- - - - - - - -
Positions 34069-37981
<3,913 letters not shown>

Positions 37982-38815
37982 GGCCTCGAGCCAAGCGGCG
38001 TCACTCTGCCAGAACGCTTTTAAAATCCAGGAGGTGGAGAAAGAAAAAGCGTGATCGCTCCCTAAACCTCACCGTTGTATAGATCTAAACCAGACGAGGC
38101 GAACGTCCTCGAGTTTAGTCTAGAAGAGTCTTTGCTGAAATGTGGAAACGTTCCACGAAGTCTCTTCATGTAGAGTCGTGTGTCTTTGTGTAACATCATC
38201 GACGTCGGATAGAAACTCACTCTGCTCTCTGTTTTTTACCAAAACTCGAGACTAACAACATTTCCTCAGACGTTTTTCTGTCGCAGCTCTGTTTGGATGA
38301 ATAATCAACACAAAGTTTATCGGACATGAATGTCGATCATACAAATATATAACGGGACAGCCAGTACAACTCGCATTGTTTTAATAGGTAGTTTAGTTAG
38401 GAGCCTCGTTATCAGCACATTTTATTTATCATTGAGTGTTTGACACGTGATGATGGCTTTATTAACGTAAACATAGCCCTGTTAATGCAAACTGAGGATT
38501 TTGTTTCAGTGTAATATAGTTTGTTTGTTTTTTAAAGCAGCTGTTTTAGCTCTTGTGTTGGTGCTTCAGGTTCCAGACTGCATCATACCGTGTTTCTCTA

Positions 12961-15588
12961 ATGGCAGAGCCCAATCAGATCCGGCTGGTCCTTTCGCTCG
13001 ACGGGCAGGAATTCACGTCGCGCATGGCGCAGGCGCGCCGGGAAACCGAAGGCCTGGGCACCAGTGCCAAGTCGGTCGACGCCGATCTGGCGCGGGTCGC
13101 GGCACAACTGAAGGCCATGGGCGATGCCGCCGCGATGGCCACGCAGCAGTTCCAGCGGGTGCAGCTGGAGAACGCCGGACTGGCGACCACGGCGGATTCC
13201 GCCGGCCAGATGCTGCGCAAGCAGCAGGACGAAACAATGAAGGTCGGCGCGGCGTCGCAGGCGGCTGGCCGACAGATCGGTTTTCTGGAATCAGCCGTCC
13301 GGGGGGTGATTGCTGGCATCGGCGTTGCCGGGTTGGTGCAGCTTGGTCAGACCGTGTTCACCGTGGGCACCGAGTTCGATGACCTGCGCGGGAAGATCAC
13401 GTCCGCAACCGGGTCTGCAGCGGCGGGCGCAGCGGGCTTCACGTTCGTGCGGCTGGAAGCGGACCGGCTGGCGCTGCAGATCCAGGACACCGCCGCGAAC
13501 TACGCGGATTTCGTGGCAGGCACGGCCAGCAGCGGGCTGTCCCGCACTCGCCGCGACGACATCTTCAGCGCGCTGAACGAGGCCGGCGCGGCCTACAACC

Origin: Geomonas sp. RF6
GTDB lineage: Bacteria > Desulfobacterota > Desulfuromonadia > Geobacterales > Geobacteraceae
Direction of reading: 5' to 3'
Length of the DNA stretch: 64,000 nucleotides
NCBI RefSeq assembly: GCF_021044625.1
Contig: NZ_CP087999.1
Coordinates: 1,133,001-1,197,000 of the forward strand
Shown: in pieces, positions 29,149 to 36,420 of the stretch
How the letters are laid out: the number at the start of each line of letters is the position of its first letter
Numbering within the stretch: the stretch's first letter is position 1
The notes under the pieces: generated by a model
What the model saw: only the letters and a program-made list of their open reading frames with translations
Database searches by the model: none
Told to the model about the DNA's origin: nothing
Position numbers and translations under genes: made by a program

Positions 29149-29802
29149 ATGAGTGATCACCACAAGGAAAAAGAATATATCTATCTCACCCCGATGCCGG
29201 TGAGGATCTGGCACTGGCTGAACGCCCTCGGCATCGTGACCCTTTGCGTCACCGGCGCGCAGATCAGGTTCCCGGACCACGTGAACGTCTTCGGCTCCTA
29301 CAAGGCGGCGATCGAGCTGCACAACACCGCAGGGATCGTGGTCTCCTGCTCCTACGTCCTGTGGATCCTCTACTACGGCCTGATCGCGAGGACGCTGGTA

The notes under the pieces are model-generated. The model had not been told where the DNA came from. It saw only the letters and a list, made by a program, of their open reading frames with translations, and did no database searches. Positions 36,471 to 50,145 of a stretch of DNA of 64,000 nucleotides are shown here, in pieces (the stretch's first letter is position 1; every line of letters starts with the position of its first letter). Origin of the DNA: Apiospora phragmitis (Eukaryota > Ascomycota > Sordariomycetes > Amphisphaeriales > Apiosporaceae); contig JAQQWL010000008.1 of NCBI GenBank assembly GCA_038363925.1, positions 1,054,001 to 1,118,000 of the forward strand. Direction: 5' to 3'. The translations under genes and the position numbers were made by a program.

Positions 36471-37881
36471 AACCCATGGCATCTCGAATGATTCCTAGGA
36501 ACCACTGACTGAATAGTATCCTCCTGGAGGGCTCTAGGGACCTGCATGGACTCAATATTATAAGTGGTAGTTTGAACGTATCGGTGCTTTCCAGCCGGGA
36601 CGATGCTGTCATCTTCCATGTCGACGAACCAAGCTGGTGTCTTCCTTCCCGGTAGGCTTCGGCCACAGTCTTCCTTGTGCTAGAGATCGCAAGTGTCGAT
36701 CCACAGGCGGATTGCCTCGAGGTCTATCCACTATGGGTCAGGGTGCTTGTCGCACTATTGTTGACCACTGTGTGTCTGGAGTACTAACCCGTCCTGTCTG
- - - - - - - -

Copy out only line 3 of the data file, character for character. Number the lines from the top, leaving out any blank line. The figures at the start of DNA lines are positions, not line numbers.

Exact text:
Positions 37982-38815